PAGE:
Some C++ value types have special requirements for the memory where they are located, e.g. specific alignment needs, or memory pooling. Since AngelScript doesn't provide that much control over where and how value types are allocated, they must be registered as reference types. In this case you'd register the type as a scoped reference type.
A scoped reference type will have the life time controlled by the scope of the variable that instanciate it, i.e. as soon as the variable goes out of scope the instance is destroyed. This means that the type doesn't permit handles to be taken for the type.
A scoped reference type requires only that the release behaviour is registered. The addref behaviour is not permitted. If the factory behaviour is not registered the script will not be able to instanciate objects of this type, but it can still receive them as parameters from the application.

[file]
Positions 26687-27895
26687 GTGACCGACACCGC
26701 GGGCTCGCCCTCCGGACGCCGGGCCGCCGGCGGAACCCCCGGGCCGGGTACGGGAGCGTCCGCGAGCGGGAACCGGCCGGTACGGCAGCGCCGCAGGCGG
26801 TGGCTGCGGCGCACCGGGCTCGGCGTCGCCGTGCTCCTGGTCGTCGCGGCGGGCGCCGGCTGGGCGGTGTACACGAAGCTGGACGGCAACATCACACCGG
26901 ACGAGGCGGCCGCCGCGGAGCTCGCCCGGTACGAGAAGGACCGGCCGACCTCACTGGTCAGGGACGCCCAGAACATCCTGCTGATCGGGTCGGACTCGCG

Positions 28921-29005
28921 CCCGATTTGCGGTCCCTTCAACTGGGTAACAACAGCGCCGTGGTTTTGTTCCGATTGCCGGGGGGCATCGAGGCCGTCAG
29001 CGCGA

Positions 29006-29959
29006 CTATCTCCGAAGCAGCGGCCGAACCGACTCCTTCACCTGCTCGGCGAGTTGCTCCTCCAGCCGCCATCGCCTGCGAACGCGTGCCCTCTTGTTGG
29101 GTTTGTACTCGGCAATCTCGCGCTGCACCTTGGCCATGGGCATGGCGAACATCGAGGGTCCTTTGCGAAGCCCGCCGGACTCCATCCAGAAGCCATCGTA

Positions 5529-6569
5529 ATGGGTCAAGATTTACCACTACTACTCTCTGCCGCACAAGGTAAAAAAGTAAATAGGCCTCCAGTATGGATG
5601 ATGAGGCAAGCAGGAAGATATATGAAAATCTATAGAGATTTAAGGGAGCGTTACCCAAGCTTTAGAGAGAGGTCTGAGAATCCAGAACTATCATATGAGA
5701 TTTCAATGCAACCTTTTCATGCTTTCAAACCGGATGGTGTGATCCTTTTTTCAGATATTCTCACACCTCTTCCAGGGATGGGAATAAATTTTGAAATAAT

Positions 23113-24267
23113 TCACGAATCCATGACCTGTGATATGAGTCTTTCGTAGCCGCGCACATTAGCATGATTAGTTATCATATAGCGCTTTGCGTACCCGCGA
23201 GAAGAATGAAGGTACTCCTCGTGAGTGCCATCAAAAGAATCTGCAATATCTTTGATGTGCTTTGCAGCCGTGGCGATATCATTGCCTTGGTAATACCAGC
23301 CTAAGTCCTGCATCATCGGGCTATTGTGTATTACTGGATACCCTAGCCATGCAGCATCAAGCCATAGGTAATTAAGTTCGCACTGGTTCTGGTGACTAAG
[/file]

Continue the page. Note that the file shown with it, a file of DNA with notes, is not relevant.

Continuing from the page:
Since no handles can be taken for the object type, there is no need to keep track of the number of references held to the object. This means that the release behaviour should simply destroy and deallocate the object as soon as it's called.
Unfortunately any function that either takes or returns the type by value in C++ must be wrapped in order to permit AngelScript to manage the life time of the values.
Here's an example of a function that takes a value and returns another and the corresponding wrapper.
Observe how the function is registered to return the scoped value by handle even though the scoped types really don't support handles. This is done because AngelScript will call Release on the returned instance after it is done with the value it received.